1. Start by opening a command prompt with administrative rights by clicking on the Start menu, right click Command Prompt then left click on Run as Administrator.
2. Type in the following at the command prompt hitting Enter after each line:
cd c:\windows\system32\dns\bin (or where you installed BIND)

rndc-confgen –a
rndc-confgen > C:\windows\system32\dns\etc\rndc.conf
Close the command prompt.

3. Open Explorer and go to C:\windows\system32\dns\etc and create the following directories:
  • Run
  • Zones
  • Log
Create an empty file in the log directory called named.log.

4. Download the following file: named.conf and place it in C:\windows\system32\dns\etc (or wherever you installed BIND).
If you did install BIND in a different directory, then in the named.conf go in and change the location in options for the directory to your install location. 

5. You also need to modify the named.conf to change the zone to the domain you want to manage.

In our example using test.com, but you need to change this to match your domain. You should also change the file name to replace db.test.com.txt to db.%yourdomain.com%.txt.
Replacing %yourdomain.com% with your domain name.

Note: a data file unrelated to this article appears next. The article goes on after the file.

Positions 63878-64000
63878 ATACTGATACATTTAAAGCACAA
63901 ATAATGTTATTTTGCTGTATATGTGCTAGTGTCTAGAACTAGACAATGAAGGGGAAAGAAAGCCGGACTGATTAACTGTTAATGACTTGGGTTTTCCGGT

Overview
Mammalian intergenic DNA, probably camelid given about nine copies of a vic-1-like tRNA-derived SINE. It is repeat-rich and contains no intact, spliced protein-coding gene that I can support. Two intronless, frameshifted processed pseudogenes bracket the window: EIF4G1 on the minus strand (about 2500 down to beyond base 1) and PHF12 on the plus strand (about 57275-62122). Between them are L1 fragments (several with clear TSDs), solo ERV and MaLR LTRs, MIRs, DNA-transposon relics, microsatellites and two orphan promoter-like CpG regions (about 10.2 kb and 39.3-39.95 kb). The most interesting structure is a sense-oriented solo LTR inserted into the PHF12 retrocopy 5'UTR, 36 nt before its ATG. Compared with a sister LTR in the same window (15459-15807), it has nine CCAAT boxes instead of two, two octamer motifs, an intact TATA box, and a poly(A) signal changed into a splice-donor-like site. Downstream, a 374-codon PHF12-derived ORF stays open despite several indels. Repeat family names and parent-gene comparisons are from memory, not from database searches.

6. Open rndc.conf in notepad (in the etc folder) and copy everything below the line that says:

# Use with the following in named.conf

7. Open named.conf and paste the contents of the clipboard at the end of the file.

Remove all the # from each line and delete the first line copied in and the last line copied in so it looks like the picture below. Save and close named.conf

8. Download the following file: db.test.com.txt and place it in C:\windows\system32\dns\etc\zones

9. Rename db.test.com.txt to whatever you used in step 5, so that the file is named db.%yourdomain.com%.txt.

Replacing %yourdomain.com% with your domain name.

10. Open the db.test.com.txt (or whatever you renamed it) and modify the following then save the file:

Change any reference to test.com to your domain name